Day 9 – Part 2 – Kiel canal

We exited the lock at around 1215, with Suzanne steering and Andrew tidying up the ropes and fenders. We streamed out along with the other yachts.

Sailing in the River Dart has given us a sixth sense about ferry movements, and Suzanne twigged early that a ferry was emerging on our starboard side, only a few minutes after exiting the lock. She took evasive action, but the yacht to our right carried on oblivious, meaning the ferry turned at the last moment missing the back of their yacht by about a metre.

The NOK (Nord-Ostsee-Kanal), to give it its official title, was built with military purposes in mind – to allow the German fleet to avoid sailing around Denmark when moving from the Baltic to the North sea. It is 59 nautical miles long and can accommodate ships up to 235.50 metres (772.6 ft) in length with a maximum beam (width) of 32.50 metres (106.6 ft), and draught of up to 7.00 metres (22.97 ft), although if you are less than 160.00 metres (524.93 ft) you can have a draught up to 9.50 metres (31.2 ft).

Needless to say a fair number of these large vessels overtook or passed us on the opposite side. We’d read that if you were unlucky, the wash from these vessels could push your boat out of the water and onto the side. Despite the figures cited above, we noticed that close to the edge the canal was certainly not deep enough for those kinds of draughts, so we tried to keep in safe water between the middle of the channel and the edge. Despite this we still seemed to get spray in our faces whenever one passed.

At lunchtime we enjoyed the aubergine and potato gratin I’d made the day before, sitting out on the comfy cushions in the cockpit. The canal, for the most part, is bordered by green reeds, cycle tracks and trees. Every few miles there seemed to be a family of swans, and we saw large flocks of Canadian, Egyptian and grey geese. The occasional windmill, numerous small ferry crossings, and lots and lots of campervans.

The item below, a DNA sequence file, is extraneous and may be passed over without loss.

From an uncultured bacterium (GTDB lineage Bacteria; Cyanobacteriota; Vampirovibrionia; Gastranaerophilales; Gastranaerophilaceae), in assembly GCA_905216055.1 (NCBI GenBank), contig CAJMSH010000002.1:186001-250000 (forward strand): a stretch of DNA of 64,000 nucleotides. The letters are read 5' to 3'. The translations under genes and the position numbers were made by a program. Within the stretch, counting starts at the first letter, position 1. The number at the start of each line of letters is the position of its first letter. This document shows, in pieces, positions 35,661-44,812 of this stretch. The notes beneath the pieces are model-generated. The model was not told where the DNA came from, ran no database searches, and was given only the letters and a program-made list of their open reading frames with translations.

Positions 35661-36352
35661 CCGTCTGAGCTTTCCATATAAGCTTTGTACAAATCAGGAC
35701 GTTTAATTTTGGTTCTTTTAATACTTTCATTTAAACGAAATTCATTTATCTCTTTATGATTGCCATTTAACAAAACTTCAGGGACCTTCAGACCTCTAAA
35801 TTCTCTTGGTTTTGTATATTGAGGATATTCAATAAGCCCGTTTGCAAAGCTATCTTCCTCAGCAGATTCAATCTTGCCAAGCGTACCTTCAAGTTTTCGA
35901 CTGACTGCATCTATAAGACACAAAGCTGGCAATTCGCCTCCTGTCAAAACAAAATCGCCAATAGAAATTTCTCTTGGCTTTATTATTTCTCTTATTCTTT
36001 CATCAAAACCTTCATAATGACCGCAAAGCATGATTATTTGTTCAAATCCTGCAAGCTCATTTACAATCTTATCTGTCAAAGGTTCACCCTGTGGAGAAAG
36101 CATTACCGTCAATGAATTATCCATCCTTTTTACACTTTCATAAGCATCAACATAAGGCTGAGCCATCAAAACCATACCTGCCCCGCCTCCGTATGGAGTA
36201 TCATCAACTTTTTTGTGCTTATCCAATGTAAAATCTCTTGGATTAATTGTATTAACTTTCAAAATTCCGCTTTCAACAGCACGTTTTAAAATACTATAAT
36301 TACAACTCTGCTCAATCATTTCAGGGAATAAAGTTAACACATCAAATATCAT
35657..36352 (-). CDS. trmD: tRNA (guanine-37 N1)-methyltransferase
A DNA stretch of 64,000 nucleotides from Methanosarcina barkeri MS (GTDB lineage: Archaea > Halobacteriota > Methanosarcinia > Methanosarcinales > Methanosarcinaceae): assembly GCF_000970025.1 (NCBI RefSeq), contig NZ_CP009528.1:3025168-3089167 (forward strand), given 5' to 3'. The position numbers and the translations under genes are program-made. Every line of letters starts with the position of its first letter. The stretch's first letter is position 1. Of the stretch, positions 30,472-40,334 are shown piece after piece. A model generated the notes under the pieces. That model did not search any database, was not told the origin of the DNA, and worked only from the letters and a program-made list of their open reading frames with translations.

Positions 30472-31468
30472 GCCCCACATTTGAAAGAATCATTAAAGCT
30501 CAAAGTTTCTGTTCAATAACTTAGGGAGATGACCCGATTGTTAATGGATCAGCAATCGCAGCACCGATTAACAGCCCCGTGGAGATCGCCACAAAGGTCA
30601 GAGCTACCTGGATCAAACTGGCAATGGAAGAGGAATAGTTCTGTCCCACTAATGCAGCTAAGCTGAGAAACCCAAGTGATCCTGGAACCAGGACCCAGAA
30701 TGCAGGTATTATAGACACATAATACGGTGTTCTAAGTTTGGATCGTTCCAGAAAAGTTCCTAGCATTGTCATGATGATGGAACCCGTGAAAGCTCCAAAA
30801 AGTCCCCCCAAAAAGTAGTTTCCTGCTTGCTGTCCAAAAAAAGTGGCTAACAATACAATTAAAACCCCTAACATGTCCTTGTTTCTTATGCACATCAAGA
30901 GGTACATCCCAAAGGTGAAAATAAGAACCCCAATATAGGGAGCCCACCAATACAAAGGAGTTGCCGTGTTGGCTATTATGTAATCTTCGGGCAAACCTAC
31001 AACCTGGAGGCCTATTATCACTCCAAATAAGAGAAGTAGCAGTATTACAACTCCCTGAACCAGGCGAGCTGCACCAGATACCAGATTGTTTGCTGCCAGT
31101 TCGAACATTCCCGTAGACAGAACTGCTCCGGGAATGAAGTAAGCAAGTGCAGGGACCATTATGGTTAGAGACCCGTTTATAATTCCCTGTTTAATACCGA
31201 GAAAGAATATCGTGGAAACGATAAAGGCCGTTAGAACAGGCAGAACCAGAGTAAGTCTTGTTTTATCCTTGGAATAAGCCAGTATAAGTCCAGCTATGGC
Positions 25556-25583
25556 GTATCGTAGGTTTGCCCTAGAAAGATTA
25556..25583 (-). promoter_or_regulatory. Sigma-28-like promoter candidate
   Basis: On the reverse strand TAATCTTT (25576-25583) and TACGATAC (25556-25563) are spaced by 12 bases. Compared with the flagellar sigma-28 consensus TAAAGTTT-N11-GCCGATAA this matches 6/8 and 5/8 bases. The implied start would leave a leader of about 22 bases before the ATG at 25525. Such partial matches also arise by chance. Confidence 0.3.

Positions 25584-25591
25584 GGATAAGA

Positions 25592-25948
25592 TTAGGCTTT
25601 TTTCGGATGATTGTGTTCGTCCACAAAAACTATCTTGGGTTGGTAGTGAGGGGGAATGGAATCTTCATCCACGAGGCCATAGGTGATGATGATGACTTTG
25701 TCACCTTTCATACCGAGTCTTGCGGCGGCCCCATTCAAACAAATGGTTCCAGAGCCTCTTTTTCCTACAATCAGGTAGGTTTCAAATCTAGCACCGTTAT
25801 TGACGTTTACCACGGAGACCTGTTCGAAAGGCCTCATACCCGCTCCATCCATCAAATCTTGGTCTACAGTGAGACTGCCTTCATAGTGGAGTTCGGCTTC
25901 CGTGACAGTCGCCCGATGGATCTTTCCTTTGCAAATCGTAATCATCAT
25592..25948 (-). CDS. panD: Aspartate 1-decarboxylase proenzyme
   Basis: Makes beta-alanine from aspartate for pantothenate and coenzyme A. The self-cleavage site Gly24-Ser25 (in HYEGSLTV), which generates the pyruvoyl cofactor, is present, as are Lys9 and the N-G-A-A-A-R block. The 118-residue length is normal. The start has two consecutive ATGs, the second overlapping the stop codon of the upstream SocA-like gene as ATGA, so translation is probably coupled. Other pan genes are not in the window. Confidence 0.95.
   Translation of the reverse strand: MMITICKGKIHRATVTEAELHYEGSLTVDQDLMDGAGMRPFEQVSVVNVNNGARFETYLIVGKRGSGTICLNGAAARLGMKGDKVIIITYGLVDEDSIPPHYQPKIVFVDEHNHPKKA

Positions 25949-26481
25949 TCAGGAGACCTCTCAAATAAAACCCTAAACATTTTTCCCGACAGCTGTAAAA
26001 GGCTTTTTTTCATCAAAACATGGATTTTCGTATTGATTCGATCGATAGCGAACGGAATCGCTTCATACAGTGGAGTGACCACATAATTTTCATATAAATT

A couple of times our GPS dropped out – for no apparent reason. We’ve since spoken to others who had exactly the same happen on the canal, around 57 km along. You know exactly where you are on the canal, as there’s a small km sign every half a kilometer.

The wind was gusting and the trees were bending, and the wind grew in intensity as we travelled down the canal. As we turned to port to follow the entrance into Rendsburg the wind snatched Suzanne’s pink Musto hat, and despite it being clipped on, tugged it away and into the canal. There was no time to retrieve it.

By the time we reached the marina in Rendsburg, the gusts were approaching force 6. We searched for a berth against the side, but were left with only box berths to choose from, in the most difficult position with the wind conditions.

We girded our loins, set our lines and made to enter. This time we had help from the pontoon, and we moved under the separating rope into the next berth. It was horrific weather, and it took about half an hour – but finally we were in.

We checked in at the marina, which had a small shop and chandlery all in the same space. However there were no washers for the goose neck on the boom. There was nothing for it – a DIY store was the next option. The nearest was a couple of miles away, so we decided to walk. We started off walking by the water out of the marina, and into the old part of town, this was soon followed by leafy suburbs and then into poorer suburbs until we ended up at the immigration holding centre – in what looked like former barracks.

Ordinarily we might have been concerned walking round in such neighbourhoods – but with Andrew’s ripped trousers, and our travel weary clothes and faces – we probably scared most people who saw us!

Finally we found the orderly, pristine and huge DIY store on a retail estate. Andrew found what he needed, and we trailed back, in the rain, Suzanne nursing blisters.

Our daily stats

We left Cuxhaven at 9am and were berthed in Rendsburg at 5.30pm, so spent a total of 8 hours 30 minutes underway. We travelled 50 nautical miles, averaging 5.9 knots. We motor sailed for 45 minutes and motored the remaining time (you’re not allowed to sail in the canal), so using around 7 gallons of fuel.